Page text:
“It happens when we enter the joy and the sorrow of the people we love, and we join together at the table to feed one another and be fed, and while it’s not strictly about food, it doesn’t happen without it. Food is the starting point, the common ground, the thing to hold and handle, the currency we offer to one another. It’s no accident that when a loved one dies, the family is deluged with food. The impulse to feed is innate. Food is a language of care, the thing we do when traditional language fails us, when we don’t know what to say, when there are no words to say.” (Shauna Niequist, p. 14 of “On Bread and Wine,” Bread and Wine)
My wife’s Grandma, Ouma Maxie, from which she derives her name, passed away somewhat suddenly, albeit peacefully, a few nights ago, throwing our busy lives into chaotic disarray. The grieving process falls suddenly, like an unexpected grey rain soaking through our shirts with gentle ferocity, seemingly unaware of deadlines, sickness, and inconvenience, the slow dawning of permanent relational loss. As David Crowder sings mournfully, “Everyone wants to go to heaven, but nobody wants to die.” While our family is grateful for the peaceful rest and inexpressible joy that Ouma Maxie now experiences in the fullness of Jesus’ presence, her absence is acutely felt ‘on this side,’ a literal chair standing empty at the family table, reminding us that her sweet soul is gone.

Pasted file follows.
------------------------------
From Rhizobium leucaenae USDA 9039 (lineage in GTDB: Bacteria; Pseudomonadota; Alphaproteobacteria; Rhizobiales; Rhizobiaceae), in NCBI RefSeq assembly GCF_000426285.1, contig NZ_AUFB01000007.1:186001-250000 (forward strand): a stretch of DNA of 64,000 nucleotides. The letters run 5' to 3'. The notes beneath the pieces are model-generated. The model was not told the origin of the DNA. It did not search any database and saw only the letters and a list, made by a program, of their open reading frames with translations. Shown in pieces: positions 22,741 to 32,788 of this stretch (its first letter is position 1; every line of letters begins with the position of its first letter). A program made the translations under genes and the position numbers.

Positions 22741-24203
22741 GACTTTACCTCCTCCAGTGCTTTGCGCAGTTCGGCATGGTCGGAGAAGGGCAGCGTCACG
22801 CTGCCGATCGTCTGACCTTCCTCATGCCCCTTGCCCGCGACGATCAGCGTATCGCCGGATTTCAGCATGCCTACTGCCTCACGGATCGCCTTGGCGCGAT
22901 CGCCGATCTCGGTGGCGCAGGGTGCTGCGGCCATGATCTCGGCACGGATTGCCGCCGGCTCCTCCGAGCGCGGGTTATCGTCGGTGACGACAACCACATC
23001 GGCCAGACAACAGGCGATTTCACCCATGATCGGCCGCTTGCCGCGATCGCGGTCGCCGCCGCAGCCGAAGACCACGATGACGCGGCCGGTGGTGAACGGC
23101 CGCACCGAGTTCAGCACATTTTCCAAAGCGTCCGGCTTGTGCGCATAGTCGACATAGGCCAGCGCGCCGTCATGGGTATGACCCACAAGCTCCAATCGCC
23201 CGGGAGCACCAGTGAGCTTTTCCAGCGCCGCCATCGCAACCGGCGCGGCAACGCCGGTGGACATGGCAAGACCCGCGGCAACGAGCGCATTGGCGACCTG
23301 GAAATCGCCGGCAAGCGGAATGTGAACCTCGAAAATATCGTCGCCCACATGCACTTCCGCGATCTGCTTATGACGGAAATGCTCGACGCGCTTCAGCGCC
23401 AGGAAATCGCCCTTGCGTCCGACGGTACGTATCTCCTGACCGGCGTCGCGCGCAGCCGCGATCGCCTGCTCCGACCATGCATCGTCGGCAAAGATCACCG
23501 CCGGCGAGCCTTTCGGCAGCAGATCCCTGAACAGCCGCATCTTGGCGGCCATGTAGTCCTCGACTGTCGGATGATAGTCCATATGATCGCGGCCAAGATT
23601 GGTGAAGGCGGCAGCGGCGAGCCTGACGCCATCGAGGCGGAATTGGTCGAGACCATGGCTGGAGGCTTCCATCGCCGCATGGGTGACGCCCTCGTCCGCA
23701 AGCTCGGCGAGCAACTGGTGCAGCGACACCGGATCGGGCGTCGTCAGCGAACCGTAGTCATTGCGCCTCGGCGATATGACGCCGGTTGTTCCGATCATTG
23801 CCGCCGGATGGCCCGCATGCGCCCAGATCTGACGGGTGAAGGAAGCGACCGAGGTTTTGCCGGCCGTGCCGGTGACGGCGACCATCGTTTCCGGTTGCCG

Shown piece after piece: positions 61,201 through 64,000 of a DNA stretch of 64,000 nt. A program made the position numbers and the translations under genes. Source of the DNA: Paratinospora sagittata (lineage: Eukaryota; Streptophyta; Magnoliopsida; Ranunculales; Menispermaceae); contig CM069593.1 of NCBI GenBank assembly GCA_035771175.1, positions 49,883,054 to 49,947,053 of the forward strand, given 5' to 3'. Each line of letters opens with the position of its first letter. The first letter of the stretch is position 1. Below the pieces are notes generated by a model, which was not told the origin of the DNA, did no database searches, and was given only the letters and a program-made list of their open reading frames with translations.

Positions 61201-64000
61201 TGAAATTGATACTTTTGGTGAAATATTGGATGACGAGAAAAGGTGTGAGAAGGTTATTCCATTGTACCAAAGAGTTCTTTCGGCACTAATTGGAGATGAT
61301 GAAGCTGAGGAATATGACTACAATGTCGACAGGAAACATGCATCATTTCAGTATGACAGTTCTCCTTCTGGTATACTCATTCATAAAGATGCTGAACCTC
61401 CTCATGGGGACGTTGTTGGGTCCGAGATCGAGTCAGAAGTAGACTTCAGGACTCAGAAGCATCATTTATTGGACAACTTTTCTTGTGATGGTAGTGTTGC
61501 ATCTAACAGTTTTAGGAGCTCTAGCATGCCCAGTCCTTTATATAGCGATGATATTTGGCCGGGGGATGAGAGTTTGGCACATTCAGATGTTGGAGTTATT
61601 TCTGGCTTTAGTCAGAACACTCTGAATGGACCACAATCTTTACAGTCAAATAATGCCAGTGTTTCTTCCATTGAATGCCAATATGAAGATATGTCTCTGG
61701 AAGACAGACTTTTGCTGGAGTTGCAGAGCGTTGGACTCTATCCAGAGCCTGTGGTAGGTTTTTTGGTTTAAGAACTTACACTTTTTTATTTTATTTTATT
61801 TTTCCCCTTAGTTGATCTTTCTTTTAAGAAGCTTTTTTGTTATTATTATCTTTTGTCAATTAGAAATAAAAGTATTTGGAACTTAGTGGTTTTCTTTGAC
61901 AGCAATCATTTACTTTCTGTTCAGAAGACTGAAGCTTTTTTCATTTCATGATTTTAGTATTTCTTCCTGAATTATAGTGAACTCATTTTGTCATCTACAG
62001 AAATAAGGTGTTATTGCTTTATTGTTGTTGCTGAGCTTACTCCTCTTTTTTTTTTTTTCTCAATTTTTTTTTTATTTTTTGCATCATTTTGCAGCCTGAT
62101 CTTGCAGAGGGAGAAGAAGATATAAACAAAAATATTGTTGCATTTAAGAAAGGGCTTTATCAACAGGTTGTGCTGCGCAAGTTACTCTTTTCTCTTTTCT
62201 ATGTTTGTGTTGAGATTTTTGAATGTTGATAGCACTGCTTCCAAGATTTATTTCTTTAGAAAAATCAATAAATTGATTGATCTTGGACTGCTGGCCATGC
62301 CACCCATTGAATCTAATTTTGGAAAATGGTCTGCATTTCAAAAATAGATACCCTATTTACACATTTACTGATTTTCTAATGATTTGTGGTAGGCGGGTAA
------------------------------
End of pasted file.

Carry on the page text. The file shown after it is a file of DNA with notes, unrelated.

And so, our family makes the trek across South Africa this weekend for her funeral, to remember her life, honouring her character as we share stories of her felt presence in our family. While many of the rituals and symbols associated with her memorial will be familiar (testimonies of remembrance, heartfelt prayers for the family, the finality of burial in a coffin), for us, her family, it will be particular and unique – the loss of our mother, grandmother, sister, and friend.
The place where this unique particularisation will most deeply be shared? Around the family table, whether literal or symbolic. We will gather together, sharing physical proximity to shoulder common loss, all in the company of comfort food. While rarely considered, this intimacy will most likely take place while sitting around the same table Ouma Maxie once graced, mourning her loss while beginning the slow journey of making peace with her passing.
The table facilitates this shared suffering greater than almost any other common item in the family home. It brings together all who have lost, unifying us around a space where relational connection can take place. It creates a holy space where loss can be processed, laughter can be heard, and memories can be exchanged. What a marvellous and rare place this truly is!